Shatter cracks, flakes, fish-eyes and micro perforations

Flakes and shatter cracks are internal fissures seen in large forgings. Hydrogen picked up during melting and casting segregates at internal voids and discontinuities and produces these defects during forging. Fish-eyes are bright patches resembling eyes of fish seen on fracture surfaces, generally of weldments. Hydrogen enters the metal during fusion-welding and produces this defect during subsequent stressing. Steel containment vessels exposed to extremely high hydrogen pressures develop small fissures or micro perforations through which fluids may leak. (3)

Porosity

In metals like iron and steel, aluminium and magnesium whose hydrogen solubilities decrease with decreasing temperature, liberation of excess hydrogen during cooling from the melt, (in ingots and castings) produces gas porosity.

Hydrogen embrittlement

By far, the most damaging effect of hydrogen in structural materials is hydrogen embrittlement. Materials susceptible to this process exhibit a marked decrease in their energy absorption ability before fracture in the presence of hydrogen. This phenomenon is also known as hydrogen-assisted cracking, hydrogen-induced blister cracking . The embrittlement is enhanced by slow strain rates and low temperatures, near room temperature. As shown in Fig.1, hydrogen embrittlement may be of four types.

Hydrogen stress cracking

Brittle delayed failure of normally ductile materials when hydrogen is present within is called hydrogen stress cracking or internal hydrogen embrittlement. This effect is seen in high strength structural steels, titanium alloys and aluminum alloys.

Hydrogen environment embrittlement

Embrittlement of materials when tensile loaded in contact with gaseous hydrogen is known as hydrogen environment embrittlement or external hydrogen embrittlement. It has been observed in alloy steels and alloys of nickel, titanium, uranium and niobium.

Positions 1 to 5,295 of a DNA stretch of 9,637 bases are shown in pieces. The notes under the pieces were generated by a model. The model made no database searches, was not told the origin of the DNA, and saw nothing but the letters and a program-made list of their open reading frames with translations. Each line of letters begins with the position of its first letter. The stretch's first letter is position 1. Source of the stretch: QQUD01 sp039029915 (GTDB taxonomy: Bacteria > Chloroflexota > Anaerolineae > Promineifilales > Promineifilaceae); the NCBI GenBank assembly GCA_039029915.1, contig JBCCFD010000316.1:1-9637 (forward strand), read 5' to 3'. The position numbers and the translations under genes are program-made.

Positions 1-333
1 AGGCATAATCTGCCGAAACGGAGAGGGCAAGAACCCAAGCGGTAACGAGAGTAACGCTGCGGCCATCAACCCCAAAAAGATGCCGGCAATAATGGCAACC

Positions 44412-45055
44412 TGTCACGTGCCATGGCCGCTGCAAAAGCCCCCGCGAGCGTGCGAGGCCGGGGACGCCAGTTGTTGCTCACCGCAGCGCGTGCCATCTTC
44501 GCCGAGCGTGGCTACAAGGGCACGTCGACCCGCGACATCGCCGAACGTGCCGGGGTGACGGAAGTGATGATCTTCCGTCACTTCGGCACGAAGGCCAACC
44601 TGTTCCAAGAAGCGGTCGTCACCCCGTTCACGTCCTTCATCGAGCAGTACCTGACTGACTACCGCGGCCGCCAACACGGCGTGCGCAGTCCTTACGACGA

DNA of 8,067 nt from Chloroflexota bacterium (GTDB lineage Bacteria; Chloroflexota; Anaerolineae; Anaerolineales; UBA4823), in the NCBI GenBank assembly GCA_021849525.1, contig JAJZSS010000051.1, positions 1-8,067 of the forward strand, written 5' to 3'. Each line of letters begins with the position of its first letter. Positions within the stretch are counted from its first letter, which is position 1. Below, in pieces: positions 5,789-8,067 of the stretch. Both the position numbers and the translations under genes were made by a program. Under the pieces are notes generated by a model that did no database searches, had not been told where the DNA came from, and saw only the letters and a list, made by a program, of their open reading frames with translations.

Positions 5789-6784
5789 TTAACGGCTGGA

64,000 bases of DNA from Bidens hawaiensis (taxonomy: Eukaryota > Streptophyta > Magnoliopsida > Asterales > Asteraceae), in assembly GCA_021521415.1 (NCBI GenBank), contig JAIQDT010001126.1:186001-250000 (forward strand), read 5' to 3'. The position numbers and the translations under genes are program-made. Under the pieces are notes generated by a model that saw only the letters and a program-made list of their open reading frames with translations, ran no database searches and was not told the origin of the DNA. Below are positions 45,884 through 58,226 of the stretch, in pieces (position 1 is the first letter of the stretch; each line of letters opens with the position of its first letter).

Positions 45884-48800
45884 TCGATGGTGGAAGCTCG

Loss in tensile ductility

Hydrogen lowers tensile ductility in many materials. In ductile materials like austenitic stainless steels, aluminum alloys etc no marked embrittlement may not occur, but may exhibit significant lowering in tensile ductility (% elongation or % reduction in area) in tensile tests.

Degradation of other mechanical properties

Hydrogen may also affect the plastic flow behaviour of metals. Increased or decreased yield strengths, serrated yielding, altered work hardening rates as well as lowered fatigue and creep properties have been reported.(3).

Control of hydrogen damage

The best method of controlling hydrogen damage is to control contact between the metal and hydrogen. Many steps can be taken to reduce the entry of hydrogen into metals during critical operations like melting, casting, working (rolling, forging etc), fabrication (welding), surface preparation, like chemical cleaning, electro plating etc, and corrosion during their service life. Control of the environment and metallurgical control of the material to decrease its susceptibility to hydrogen are the two major approaches to reduce hydrogen damage.

References

1) W. H. Johnson, Proc.Royal Soc. (London), 23 (1875), 168
2) J. O’M. Bockris, Int. J. Hydrogen Energy, 6 (1981), 223
3) T. K. G. Namboodhiri, Trans. Indian Inst. Metals, 37(1984), 764
4) B. A. Kolachev, Hydrogen embrittlement of non-ferrous metals, Translated from Russian, Israel Program for scientific translations, (1968)
5) W. J. Pardee and N. E. Paton, Metall. Trans. 11A (1980), 1391
6) G. A. Nelson, in Hydrogen Damage, C. D. Beachem (Ed.), American Society for Metals, Metals Park, Ohio, (1977), p. 377

See also

 
This article is licensed under the GNU Free Documentation License. It uses material from the Wikipedia article "Hydrogen_damage". A list of authors is available in Wikipedia.